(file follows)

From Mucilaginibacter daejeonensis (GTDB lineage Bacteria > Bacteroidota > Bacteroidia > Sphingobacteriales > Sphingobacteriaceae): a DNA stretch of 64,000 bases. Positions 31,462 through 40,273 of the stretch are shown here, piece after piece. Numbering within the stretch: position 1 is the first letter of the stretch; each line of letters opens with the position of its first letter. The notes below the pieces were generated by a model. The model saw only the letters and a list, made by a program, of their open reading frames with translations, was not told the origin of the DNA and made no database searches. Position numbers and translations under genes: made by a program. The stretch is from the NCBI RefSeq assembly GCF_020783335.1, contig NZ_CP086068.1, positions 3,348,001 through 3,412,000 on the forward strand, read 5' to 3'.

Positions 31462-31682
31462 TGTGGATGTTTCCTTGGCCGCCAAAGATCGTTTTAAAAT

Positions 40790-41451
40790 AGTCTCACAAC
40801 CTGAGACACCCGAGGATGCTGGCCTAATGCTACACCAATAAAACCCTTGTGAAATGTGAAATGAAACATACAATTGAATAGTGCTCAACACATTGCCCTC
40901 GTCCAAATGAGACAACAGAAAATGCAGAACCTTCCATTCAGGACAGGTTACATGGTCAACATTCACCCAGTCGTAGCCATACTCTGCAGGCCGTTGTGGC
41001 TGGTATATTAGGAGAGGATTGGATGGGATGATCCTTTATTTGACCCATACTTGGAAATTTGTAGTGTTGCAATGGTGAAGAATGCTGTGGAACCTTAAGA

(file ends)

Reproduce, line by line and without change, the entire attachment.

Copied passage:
From Mucilaginibacter daejeonensis (GTDB lineage Bacteria > Bacteroidota > Bacteroidia > Sphingobacteriales > Sphingobacteriaceae): a DNA stretch of 64,000 bases. Positions 31,462 through 40,273 of the stretch are shown here, piece after piece. Numbering within the stretch: position 1 is the first letter of the stretch; each line of letters opens with the position of its first letter. The notes below the pieces were generated by a model. The model saw only the letters and a list, made by a program, of their open reading frames with translations, was not told the origin of the DNA and made no database searches. Position numbers and translations under genes: made by a program. The stretch is from the NCBI RefSeq assembly GCF_020783335.1, contig NZ_CP086068.1, positions 3,348,001 through 3,412,000 on the forward strand, read 5' to 3'.

Positions 31462-31682
31462 TGTGGATGTTTCCTTGGCCGCCAAAGATCGTTTTAAAAT

Positions 40790-41451
40790 AGTCTCACAAC
40801 CTGAGACACCCGAGGATGCTGGCCTAATGCTACACCAATAAAACCCTTGTGAAATGTGAAATGAAACATACAATTGAATAGTGCTCAACACATTGCCCTC
40901 GTCCAAATGAGACAACAGAAAATGCAGAACCTTCCATTCAGGACAGGTTACATGGTCAACATTCACCCAGTCGTAGCCATACTCTGCAGGCCGTTGTGGC
41001 TGGTATATTAGGAGAGGATTGGATGGGATGATCCTTTATTTGACCCATACTTGGAAATTTGTAGTGTTGCAATGGTGAAGAATGCTGTGGAACCTTAAGA